Discharge from the ear can be caused by acute otitis media with perforation of the ear drum, chronic suppurative otitis media, tympanostomy tube otorrhea, or acute otitis externa. Trauma, such as a basilar skull fracture, can also lead to discharge from the ear due to cerebral spinal drainage from the brain and its covering (meninges).


The common cause of all forms of otitis media is dysfunction of the Eustachian tube.[13]This is usually due to inflammation of the mucous membranes in the nasopharynx, which can be caused by a viral URIstrep throat, or possibly by allergies.[14] Because of the dysfunction of the Eustachian tube, the gas volume in the middle ear is trapped and parts of it are slowly absorbed by the surrounding tissues, leading to negative pressure in the middle ear. Eventually the negative middle-ear pressure can reach a point where fluid from the surrounding tissues is sucked in to the middle ear’s cavity (tympanic cavity), causing a middle-ear effusion. This is seen as a progression from a Type A tympanogram to a Type C to a Type B tympanogram.

By reflux or aspiration of unwanted secretions from the nasopharynx into the normally sterile middle-ear space, the fluid may then become infected — usually with bacteria. The virus that caused the initial URI can itself be identified as the pathogen causing the infection.[14]



Perforation of the right tympanic membrane resulting from a previous severe acute otitis media

As its typical symptoms overlap with other conditions, such as acute external otitis, clinical history alone is not sufficient to predict whether acute otitis media is present; it has to be complemented by visualization of the tympanic membrane.[15][16] Examiners use a pneumatic otoscope with a rubber bulb attached to assess the mobility of the tympanic membrane.

Acute otitis media in children with moderate to severe bulging of the tympanic membrane or new onset of otorrhea (drainage) is not due to external otitis. Also, the diagnosis may be made in children who have mild bulging of the ear drum and recent onset of ear pain (less than 48 hours) or intense erythema (redness) of the ear drum.

To confirm the diagnosis, middle-ear effusion and inflammation of the eardrum have to be identified; signs of these are fullness, bulging, cloudiness and redness of the eardrum.[12] It is important to attempt to differentiate between acute otitis media and otitis media with effusion (OME), as antibiotics are not recommend for OME.[12] It has been suggested that bulging of the tympanic membrane is the best sign to differentiate AOM from OME [17]

Viral otitis may result in blisters on the external side of the tympanic membrane, which is called bullous myringitis (myringa being Latin for “eardrum”).[18]

However, sometimes even examination of the eardrum may not be able to confirm the diagnosis, especially if the canal is small. If wax in the ear canal obscures a clear view of the eardrum it should be removed using a blunt cerumen curette or a wire loop. Also, an upset young child’s crying can cause the eardrum to look inflamed due to distension of the small blood vessels on it, mimicking the redness associated with otitis media.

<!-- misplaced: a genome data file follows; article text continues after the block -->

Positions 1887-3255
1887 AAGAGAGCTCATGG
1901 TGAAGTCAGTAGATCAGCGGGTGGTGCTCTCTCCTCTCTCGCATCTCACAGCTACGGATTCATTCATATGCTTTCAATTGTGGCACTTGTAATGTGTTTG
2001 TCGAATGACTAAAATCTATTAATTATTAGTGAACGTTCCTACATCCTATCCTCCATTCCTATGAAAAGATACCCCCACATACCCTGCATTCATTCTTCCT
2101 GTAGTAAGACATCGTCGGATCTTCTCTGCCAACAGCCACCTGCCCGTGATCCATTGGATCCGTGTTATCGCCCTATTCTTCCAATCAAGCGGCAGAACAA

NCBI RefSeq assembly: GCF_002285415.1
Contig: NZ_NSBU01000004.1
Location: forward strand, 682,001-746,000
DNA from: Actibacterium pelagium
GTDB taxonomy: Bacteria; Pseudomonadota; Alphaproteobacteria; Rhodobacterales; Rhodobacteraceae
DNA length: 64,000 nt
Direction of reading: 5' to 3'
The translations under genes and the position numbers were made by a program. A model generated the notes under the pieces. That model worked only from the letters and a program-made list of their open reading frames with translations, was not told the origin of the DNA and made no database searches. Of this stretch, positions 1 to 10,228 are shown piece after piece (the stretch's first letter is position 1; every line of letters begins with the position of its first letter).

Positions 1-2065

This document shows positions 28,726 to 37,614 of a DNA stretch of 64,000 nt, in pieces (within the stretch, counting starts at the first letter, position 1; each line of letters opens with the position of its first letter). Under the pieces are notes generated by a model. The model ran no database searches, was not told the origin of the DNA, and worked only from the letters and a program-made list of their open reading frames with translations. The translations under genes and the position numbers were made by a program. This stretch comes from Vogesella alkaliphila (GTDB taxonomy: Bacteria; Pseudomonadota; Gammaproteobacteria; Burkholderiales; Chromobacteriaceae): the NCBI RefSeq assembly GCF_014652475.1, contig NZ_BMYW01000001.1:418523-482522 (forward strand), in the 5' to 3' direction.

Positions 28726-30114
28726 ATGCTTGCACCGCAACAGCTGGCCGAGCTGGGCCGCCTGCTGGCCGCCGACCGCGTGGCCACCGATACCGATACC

Acute otitis media

The most common bacteria isolated from the middle ear in AOM are Streptococcus pneumoniaeHaemophilus influenzaeMoraxella catarrhalis,[12] and Staphylococcus aureus.[19]

Otitis media with effusion

Otitis media with effusion (OME), also known as serous otitis media (SOM) or secretory otitis media (SOM), and commonly referred to as glue ear,[20] is a collection of effusion (fluid) that occurs in the middle-ear space due to the negative pressure produced by dysfunction of the Eustachian tube. This can occur purely from a viral URI or bacterial infection, or it can precede and/or follow acute bacterial otitis media.[21] Fluid in the middle ear frequently causes conductive hearing impairment but only when it interferes with the normal vibration of the eardrum by sound waves. Over weeks and months, middle-ear fluid can become very thick and glue-like, which increases the likelihood of its causing conductive hearing impairment.

Early-onset OME is associated with feeding of infants while lying down, early entry into group child care, parental smoking, lack, or too short a period of breastfeeding and greater amounts of time spent in group child care, particularly those with a large number of children, increases the incidences and duration of OME in the first two years of life.[22]

Chronic suppurative otitis media

Chronic suppurative otitis media, incorrectly called chronic otitis media or chronic ear infection, involves a hole in the tympanic membrane and active bacterial infection within the middle-ear space for several weeks or more. There may be enough pus that it drains to the outside of the ear (otorrhea), or the pus may be minimal enough to only be seen on examination using the otoscope or, more effectively, with a binocular microscope. This disease is much more common in persons with poor Eustachian tube function and very common in certain races such as Native North Americans. Hearing impairment often accompanies this disease.

It is a primary cause of hearing loss that newly develops in children. An ear wick may be effective or, if not, antibiotics.[23]

Adhesive otitis media

Adhesive otitis media occurs when a thin retracted ear drum becomes sucked into the middle-ear space and stuck (i.e., adherent) to theossicles and other bones of the middle ear.

There are several subtypes of OM, as follows:

  • Acute OM (AOM)
  • OM with effusion (OME)
  • Chronic suppurative OM
  • Adhesive OM

Signs and symptoms

AOM implies rapid onset of disease associated with one or more of the following symptoms:

  • Otalgia
  • Otorrhea